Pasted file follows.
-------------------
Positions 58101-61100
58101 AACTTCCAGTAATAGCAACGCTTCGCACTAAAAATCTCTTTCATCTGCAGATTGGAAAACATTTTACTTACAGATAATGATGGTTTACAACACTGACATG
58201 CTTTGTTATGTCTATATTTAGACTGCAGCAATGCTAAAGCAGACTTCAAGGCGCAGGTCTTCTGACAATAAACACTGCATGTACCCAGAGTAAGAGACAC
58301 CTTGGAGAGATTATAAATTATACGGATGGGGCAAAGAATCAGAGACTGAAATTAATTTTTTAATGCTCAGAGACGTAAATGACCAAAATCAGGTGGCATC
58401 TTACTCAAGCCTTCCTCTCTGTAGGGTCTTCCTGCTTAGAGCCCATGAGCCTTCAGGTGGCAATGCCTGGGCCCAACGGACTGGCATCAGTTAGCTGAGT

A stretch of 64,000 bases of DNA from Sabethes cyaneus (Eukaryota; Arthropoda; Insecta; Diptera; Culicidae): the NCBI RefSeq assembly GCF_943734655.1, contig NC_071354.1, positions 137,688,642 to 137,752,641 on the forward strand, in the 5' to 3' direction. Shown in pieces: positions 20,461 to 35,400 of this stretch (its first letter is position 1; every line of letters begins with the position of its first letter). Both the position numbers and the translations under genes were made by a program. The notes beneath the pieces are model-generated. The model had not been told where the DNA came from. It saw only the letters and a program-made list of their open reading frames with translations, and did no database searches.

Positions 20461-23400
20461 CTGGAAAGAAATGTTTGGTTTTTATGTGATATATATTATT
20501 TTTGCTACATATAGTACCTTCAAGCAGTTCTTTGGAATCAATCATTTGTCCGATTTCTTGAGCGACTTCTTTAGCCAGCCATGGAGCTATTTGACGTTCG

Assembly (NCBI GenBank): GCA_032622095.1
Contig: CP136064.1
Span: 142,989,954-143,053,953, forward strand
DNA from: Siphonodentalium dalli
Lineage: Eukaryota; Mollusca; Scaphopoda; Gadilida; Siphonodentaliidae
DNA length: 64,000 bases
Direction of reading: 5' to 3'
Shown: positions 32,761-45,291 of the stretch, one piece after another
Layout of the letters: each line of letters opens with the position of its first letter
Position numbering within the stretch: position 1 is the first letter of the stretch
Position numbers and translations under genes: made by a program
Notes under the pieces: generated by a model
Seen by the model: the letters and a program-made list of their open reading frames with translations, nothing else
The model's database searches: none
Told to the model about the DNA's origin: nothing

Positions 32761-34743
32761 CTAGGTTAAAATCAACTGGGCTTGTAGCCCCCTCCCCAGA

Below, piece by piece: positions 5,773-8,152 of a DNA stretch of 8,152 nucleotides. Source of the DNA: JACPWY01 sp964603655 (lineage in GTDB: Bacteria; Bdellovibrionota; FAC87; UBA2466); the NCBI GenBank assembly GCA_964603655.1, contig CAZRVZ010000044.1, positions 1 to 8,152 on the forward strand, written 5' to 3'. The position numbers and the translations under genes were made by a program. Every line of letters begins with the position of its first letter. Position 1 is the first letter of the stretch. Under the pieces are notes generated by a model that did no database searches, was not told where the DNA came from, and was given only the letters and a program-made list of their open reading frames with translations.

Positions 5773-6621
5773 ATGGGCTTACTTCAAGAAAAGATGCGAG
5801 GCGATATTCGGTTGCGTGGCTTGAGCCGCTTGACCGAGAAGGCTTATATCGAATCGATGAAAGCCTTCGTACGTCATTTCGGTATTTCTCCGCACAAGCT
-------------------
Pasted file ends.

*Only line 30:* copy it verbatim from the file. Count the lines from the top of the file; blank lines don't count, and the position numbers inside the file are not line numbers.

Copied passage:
5801 GCGATATTCGGTTGCGTGGCTTGAGCCGCTTGACCGAGAAGGCTTATATCGAATCGATGAAAGCCTTCGTACGTCATTTCGGTATTTCTCCGCACAAGCT